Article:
At any given moment, the sun bathes the earth in enough solar energy to meet its power needs 10,000 times over. The challenge lies in capturing and converting that energy into usable electricity. And, for the time being, an international tangle of politics and prices also complicates matters.
Solar power represents a tiny fraction of the total power used globally, but its use has been growing exponentially in recent years. That trend continued in 2012, according to recently released analyses from the Interstate Renewable Energy Council and Earth Policy Institute.
In the United States, solar energy installations increased by 80 percent in 2012, gaining roughly 3.3 gigawatts of capacity. Utilities have added much of the new capacity, showing mainstream buy-in to the cleaner energy source.
Globally, solar power grew by roughly half in 2012, as 31 gigawatts of solar photovoltaic power were installed. More capacity was added than in any previous year, and total gigawatts exceeded 100 for the first time.
Falling prices on solar equipment, which represent most of the cost of solar projects, have driven adoption. The average cost of a completed PV system dropped by more than 25 percent in 2012; since the beginning of 2011, prices have fallen by more than half.
Falling prices and exponential growth curves suggest that solar power may eventually compete with traditional fossil fuel energy sources. But in the short term, governments could push prices back up as they roll back subsidies and tack on tariffs.
Germany, the country with more solar power than any other, has built its solar arsenal thanks, largely, to tax incentives. (It’s a small arsenal: Even the world solar leader gets just 5 percent of its power from the sun, according to Earth Policy Institute.) Italy has similar incentives. Yet both countries are rolling the subsidies back, which could slow the rate of solar adoption in Europe.
The “made in China” issue has been the biggest political struggle over solar power in recent years. China — which now makes 60 percent of all photovoltaic, or PV, equipment — has extended generous state help to its manufacturers, leading them to offer a glut of low-priced equipment on the international market.
Both Europe and the United States have accused China of “dumping,” as their manufacturers have struggled to compete.
“The PV space is getting better, but the reason has a little to do with technology but a lot more to do with the giant factories in China. They’re building at an unprecedented scale,” Gregg Marinyak, Singularity University’s chairman of energy and environmental systems, told Singularity Hub.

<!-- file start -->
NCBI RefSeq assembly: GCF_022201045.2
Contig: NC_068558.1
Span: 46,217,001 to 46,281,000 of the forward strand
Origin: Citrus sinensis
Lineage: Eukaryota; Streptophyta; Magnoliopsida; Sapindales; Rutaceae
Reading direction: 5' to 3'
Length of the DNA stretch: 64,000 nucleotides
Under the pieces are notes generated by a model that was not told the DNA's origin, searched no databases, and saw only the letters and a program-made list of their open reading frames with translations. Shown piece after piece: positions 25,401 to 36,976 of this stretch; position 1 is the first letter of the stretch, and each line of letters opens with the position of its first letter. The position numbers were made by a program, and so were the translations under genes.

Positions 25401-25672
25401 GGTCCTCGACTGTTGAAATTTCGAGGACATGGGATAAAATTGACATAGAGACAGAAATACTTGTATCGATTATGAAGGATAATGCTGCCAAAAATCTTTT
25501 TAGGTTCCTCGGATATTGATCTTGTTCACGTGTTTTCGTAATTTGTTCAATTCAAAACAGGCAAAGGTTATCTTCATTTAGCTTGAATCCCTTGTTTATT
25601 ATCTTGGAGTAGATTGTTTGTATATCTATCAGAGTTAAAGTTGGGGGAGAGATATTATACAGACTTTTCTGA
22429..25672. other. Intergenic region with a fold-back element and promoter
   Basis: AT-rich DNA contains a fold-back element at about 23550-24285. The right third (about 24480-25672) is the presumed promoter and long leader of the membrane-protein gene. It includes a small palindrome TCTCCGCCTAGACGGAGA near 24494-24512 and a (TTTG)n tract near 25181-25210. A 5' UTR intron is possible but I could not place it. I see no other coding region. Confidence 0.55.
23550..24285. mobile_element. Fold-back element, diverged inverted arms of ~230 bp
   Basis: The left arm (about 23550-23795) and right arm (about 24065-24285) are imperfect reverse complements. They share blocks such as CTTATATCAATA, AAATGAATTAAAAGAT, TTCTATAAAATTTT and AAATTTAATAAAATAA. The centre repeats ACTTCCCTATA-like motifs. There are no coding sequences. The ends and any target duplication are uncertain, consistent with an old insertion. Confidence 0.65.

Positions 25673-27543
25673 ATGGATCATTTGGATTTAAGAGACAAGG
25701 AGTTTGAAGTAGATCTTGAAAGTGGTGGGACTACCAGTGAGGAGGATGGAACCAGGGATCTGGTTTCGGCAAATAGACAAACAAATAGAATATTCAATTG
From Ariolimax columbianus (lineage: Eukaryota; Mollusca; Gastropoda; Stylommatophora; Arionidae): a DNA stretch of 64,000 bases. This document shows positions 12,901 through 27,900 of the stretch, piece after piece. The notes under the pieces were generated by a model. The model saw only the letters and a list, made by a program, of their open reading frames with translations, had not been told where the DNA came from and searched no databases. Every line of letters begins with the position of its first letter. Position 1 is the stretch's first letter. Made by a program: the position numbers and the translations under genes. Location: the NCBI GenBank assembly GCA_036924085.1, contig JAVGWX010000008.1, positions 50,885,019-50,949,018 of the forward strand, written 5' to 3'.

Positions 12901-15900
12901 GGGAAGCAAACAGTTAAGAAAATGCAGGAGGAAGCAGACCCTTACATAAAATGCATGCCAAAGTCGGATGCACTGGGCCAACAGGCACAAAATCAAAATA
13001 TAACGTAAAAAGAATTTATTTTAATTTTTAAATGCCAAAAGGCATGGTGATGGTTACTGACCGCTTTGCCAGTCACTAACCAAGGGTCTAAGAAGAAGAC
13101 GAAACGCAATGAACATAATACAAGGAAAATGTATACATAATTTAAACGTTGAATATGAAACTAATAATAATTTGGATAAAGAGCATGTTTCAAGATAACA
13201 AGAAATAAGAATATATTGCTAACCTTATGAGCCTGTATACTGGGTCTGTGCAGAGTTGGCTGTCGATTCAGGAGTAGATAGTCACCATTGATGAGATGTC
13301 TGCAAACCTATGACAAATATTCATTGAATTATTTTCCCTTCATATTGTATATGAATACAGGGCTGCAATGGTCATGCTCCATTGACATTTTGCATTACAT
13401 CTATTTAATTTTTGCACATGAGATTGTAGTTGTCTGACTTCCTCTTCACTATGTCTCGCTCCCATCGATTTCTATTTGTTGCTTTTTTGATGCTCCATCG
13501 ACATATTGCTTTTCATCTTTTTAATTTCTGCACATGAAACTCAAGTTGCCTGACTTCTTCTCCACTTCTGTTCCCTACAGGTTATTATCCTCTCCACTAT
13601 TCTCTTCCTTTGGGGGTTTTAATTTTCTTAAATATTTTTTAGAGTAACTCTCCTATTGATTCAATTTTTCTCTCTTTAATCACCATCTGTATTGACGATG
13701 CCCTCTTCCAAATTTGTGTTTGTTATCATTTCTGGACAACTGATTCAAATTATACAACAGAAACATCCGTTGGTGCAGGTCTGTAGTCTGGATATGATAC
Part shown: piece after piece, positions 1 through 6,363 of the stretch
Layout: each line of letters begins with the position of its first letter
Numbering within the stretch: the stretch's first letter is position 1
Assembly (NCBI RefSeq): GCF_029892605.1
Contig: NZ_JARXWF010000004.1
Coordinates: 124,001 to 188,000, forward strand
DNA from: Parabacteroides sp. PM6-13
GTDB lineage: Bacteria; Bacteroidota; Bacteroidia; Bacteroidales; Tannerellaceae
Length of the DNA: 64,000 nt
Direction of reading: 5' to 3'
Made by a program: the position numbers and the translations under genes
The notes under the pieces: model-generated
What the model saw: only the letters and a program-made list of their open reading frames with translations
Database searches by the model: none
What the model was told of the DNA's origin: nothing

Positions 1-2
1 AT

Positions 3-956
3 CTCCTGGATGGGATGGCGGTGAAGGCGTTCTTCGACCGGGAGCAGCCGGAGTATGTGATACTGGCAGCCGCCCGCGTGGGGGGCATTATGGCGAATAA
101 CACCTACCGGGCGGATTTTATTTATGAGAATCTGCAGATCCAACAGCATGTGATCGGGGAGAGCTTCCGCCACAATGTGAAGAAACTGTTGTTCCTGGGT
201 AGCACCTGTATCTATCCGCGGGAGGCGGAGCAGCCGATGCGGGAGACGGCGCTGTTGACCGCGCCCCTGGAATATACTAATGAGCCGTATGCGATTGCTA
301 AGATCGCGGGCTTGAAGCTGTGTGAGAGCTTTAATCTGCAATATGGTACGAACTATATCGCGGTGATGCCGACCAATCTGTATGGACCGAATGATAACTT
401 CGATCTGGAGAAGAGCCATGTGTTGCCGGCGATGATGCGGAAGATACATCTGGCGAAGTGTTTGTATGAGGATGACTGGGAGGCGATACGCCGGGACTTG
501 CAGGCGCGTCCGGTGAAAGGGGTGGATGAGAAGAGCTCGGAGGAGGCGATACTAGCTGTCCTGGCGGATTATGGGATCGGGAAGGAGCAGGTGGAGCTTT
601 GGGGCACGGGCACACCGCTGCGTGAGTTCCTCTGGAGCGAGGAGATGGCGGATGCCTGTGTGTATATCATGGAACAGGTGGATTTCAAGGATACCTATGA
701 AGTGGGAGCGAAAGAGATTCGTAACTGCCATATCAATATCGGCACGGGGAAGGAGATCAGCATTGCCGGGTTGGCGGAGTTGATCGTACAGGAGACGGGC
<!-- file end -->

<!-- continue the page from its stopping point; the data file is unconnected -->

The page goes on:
According to the Solar Energy Industries Association, “The sharp fall in prices, due in part to a global oversupply, has put a serious strain on solar manufacturers worldwide.”
PV equipment production did indeed shrink, by 2 percent, for the first time ever in 2012. Still, the dip in manufacturing won’t last in the face of continued demand for solar, according to EPI.
But U.S. manufacturers have been vocal about what they see as unfair competition from China. Lower prices are good for consumers, but if they dip down too close to production costs, they make homegrown manufacturers unhappy.
In May, the U.S. imposed tariffs on Chinese solar panels, bumping up the price U.S. consumers pay. (Europe also required China to charge higher prices for solar panels it sells there.) In response, the Chinese subsequently imposed tariffs on imports of U.S. polysilicon, an ingredient in the dominant commercial type of photovoltaic modules, crystalline silicon.
The tariffs could, at least in the short term, slow the U.S.’s move to cleaner energy, according to Gary Hufbauer of the Peterson Institute of International Economics.
“It will make solar panels more expensive to anybody who wants to install them here. I mean, as a policy to slow down renewable energy, this is great,” Hufbauer said in a podcast.
But solar power is a rapidly changing industry, and industry players continue striving to make their products cheaper and better in order to drive widespread adoption.
“These are short term effects,” Marinyak said of the price wars. “And there are some technical things that could really, really help the adoption of large-scale solar.”
For example, solar thermal energy setups, which use the heat rather than the light of the sun to produce energy, are gaining traction in the United States and Spain. And any improvements to how utilities can store energy for later use would dramatically sweeten the pot for the major players to use more solar power.